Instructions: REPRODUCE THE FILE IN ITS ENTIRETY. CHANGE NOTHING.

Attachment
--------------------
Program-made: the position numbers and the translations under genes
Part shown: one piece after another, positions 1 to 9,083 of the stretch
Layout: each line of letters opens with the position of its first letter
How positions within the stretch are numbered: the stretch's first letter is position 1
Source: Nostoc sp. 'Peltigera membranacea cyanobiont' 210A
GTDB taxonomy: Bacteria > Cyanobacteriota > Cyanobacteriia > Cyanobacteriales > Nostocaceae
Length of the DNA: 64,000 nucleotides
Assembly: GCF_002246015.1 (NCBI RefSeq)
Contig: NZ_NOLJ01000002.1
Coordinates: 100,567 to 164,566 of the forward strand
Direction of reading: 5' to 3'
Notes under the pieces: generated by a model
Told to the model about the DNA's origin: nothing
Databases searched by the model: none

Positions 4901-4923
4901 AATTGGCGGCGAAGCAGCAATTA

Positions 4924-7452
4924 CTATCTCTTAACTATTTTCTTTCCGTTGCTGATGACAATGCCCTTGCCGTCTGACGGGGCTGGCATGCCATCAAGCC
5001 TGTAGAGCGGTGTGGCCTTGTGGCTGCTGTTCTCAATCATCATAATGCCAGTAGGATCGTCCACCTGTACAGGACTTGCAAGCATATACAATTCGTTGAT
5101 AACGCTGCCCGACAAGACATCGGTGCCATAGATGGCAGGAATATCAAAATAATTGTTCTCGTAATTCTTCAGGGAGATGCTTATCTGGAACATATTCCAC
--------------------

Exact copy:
Program-made: the position numbers and the translations under genes
Part shown: one piece after another, positions 1 to 9,083 of the stretch
Layout: each line of letters opens with the position of its first letter
How positions within the stretch are numbered: the stretch's first letter is position 1
Source: Nostoc sp. 'Peltigera membranacea cyanobiont' 210A
GTDB taxonomy: Bacteria > Cyanobacteriota > Cyanobacteriia > Cyanobacteriales > Nostocaceae
Length of the DNA: 64,000 nucleotides
Assembly: GCF_002246015.1 (NCBI RefSeq)
Contig: NZ_NOLJ01000002.1
Coordinates: 100,567 to 164,566 of the forward strand
Direction of reading: 5' to 3'
Notes under the pieces: generated by a model
Told to the model about the DNA's origin: nothing
Databases searched by the model: none

Positions 4901-4923
4901 AATTGGCGGCGAAGCAGCAATTA

Positions 4924-7452
4924 CTATCTCTTAACTATTTTCTTTCCGTTGCTGATGACAATGCCCTTGCCGTCTGACGGGGCTGGCATGCCATCAAGCC
5001 TGTAGAGCGGTGTGGCCTTGTGGCTGCTGTTCTCAATCATCATAATGCCAGTAGGATCGTCCACCTGTACAGGACTTGCAAGCATATACAATTCGTTGAT
5101 AACGCTGCCCGACAAGACATCGGTGCCATAGATGGCAGGAATATCAAAATAATTGTTCTCGTAATTCTTCAGGGAGATGCTTATCTGGAACATATTCCAC